Featured Health Business Daily Story, July 10, 2015

Harvoni Eight-Week Regimen Can Help Cut Costs Without Sacrificing Outcomes

Reprinted from SPECIALTY PHARMACY NEWS, a monthly newsletter designed to help health plans, PBMs, providers and employers contain costs and improve outcomes related to high-cost specialty products. Sign up for an $84 two-month trial subscription today.

By Angela Maas, Managing Editor
June 2015Volume 12Issue 6

When Gilead Sciences, Inc.’s hepatitis C drug Harvoni (ledipasvir/sofosbuvir) came onto the market last fall, its impressive clinical trial data were almost lost in the uproar over its price — $1,125 per pill per day. The drug is indicated for genotype 1 patients, which is the most common hepatitis C infection in the U.S., and its label allows for treatment regimens of eight, 12 and 24 weeks based on certain patient characteristics. And while the 12-week course — and its $94,500 price tag — is the most common regimen, some early data are showing that almost one-quarter of patients on Harvoni are qualifying for the shorter — and less expensive — eight-week regimen.

For treatment-naïve patients either with or without cirrhosis, treatment with Harvoni is indicated for 12 weeks. However, the drug’s label notes that an eight-week treatment duration “can be considered in treatment-naïve patients without cirrhosis who have pre-treatment HCV [i.e., hepatitis C virus] RNA less than 6 million IU/mL.” In the ION-3 trial, which enrolled treatment-naïve patients without cirrhosis, 202 out of 215 patients, or 94%, on the eight-week course achieved sustained virologic response — which essentially means they were cured — while 208 out of 216 patients, or 96%, achieved SVR on 12 weeks of treatment. Among the trial participants who had an initial viral load of less than 6 million IU/mL, 119 out of 123, or 97%, achieved SVR on the shorter course, while 126 out of 131, or 96%, on the 12-week treatment achieved SVR.

Eight-Week Course Works for Some

At specialty pharmacy Burmans, among 1,093 genotype 1a and 1b patients who have completed treatment over the last six months, 385, or 26%, “have a clinical profile which may qualify them for 8 weeks of therapy; that is, they are treatment naïve, with an initial viral load of less than 6 million and noncirrhotic,” explains Paul Urick, president of Managed Markets & Industry Relations at Burmans. He tells SPN that “of the patients who have this clinical profile where eight-week treatment may be appropriate at the discretion of the physician, 74% of genotype 1a or 1b patients were treated and completed Harvoni using an eight-week regimen at Burmans. While only about one in four patients may qualify for eight-week treatment regimens using real-world data and according to the Harvoni label, Burmans has had three out of four of these patients reach a cure with eight-week treatment regimens.”

According to Urick, “We know that not all physicians will be willing to prescribe eight weeks of treatment at all times, especially since each patient may have extenuating circumstances beyond prior treatment status and cirrhotic status, among other factors....It’s at physicians’ discretion as to how long they want to treat patients,” he says. “Further, we understand that the ION-3 trial does show 5% relapse rate and 94% SVR [for the eight-week regimen] versus only 1% relapse rate and a 96% SVR in 12-week treatment cohorts. Our pharmacists work with doctors on each patient to shorten therapy where possible to eight weeks....We have found that education is necessary since eight-week treatment was slow to be considered when Harvoni first came to market.”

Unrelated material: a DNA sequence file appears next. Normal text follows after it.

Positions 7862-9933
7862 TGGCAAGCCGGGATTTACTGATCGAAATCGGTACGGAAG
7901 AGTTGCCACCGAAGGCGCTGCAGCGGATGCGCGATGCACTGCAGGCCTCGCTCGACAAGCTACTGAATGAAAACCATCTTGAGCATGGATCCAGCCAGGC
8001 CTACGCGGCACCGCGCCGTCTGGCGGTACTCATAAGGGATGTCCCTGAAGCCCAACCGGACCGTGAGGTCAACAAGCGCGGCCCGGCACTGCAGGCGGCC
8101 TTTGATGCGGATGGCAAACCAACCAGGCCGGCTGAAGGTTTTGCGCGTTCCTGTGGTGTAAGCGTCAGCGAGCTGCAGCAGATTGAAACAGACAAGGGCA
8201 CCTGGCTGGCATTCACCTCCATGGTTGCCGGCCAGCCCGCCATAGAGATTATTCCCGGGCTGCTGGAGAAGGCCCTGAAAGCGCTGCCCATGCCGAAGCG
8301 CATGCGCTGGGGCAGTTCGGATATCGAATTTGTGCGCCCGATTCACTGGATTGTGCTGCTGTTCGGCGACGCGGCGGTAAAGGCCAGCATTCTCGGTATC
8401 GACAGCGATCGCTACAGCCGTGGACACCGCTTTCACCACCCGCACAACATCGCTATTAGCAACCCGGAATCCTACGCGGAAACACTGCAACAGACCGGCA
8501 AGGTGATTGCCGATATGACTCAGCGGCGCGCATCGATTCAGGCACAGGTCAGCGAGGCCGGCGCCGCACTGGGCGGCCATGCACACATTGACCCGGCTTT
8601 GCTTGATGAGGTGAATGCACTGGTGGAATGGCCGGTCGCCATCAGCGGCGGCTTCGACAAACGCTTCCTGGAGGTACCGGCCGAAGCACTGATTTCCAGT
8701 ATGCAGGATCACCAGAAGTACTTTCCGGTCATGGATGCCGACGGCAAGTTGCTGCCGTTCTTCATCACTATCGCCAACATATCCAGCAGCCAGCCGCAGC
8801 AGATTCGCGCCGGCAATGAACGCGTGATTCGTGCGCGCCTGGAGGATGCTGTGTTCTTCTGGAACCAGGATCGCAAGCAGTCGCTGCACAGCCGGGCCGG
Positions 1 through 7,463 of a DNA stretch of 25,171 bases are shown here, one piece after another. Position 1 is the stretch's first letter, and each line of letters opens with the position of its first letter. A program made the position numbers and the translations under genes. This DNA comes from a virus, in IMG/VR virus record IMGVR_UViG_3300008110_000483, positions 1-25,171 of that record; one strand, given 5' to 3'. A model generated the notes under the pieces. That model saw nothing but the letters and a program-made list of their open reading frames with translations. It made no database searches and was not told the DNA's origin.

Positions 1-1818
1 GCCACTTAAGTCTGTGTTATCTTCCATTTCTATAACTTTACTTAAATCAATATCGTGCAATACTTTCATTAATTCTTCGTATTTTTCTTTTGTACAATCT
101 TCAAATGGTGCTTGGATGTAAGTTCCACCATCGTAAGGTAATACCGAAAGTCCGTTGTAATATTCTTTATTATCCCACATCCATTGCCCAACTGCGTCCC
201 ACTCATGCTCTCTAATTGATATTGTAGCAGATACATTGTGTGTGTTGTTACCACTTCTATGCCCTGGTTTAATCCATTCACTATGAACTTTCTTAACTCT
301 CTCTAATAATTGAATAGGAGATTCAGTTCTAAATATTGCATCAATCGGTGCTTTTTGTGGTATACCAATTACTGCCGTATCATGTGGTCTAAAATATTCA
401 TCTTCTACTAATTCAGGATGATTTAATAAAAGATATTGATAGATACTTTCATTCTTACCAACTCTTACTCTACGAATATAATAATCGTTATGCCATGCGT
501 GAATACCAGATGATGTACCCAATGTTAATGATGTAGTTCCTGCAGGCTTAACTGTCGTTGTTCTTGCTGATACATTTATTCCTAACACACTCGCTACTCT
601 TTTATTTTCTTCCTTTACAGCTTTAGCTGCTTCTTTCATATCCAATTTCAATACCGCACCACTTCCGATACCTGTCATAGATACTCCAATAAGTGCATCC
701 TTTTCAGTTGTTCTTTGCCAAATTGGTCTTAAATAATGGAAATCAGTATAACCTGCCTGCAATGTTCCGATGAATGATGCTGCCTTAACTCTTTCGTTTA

Urick notes that “Burmans has been working hard to identify patients who may receive eight weeks of treatment in order to produce best clinical outcomes while saving patients and health insurers money. Each eight-week treatment cycle would cost $63,000 on a Wholesale Acquisition Cost [i.e., WAC] basis and save 33% per patient, or $31,500, versus 12-week treatment cycles.”

“This is a great opportunity to make a difference to patients,” and it’s great for payers as well, he says.

Applying those costs to Burmans’ data, for the 74% who completed an eight-week course of Harvoni among the 385 people who were eligible:

  • If those people had been on a 12-week regimen, the WAC would have been $26,923,050.

  • But the WAC for these patients on an eight-week regimen actually totaled $17,948,700.

  • The patients who completed an eight-week regimen saved $8,974,350 in Harvoni costs alone.

At BioPlus Specialty Pharmacy, 20% of patients undergoing treatment with Harvoni over both the last 12 months and in 2015 were on an eight-week course, with 98% of those patients achieving SVR. “We have a dedicated clinical team that monitors patients after their last dose” to help with scheduling a follow-up visit and making sure they keep that visit, explains Elvin Montanez, Pharm.D., chief operations officer at BioPlus.

The company has what it refers to as “interventional savings” — based on guidelines from the American Association for the Study of Liver Diseases (AASLD), the company collaborates with prescribers, payers and patients to make sure patients are on the appropriate length regimen. Based on the company’s interventions, its savings over the last 12 months “have been in the millions of dollars....Savings are eight figures.” The effort, he says, “is a collaboration. It’s not a pharmacy changing a prescription, but us working with a prescriber on appropriate regimens of Harvoni.”

Firms Take Varied Approaches

At Avella Specialty Pharmacy, “less than 5% of our claims are for eight weeks,” says Eric Sredzinski, Pharm.D., executive vice president, Clinical Affairs and Quality Assurance, Pharmacy Program Director, AIDS Drug Assistance Program. “Some payers are driving eight weeks for appropriate candidates.”

Across Prime Therapeutics LLC’s commercial and Medicare members, 22% of the people who have completed Harvoni treatment did so through an eight-week regimen, Steve Johnson, the company’s senior health outcomes director, tells SPN.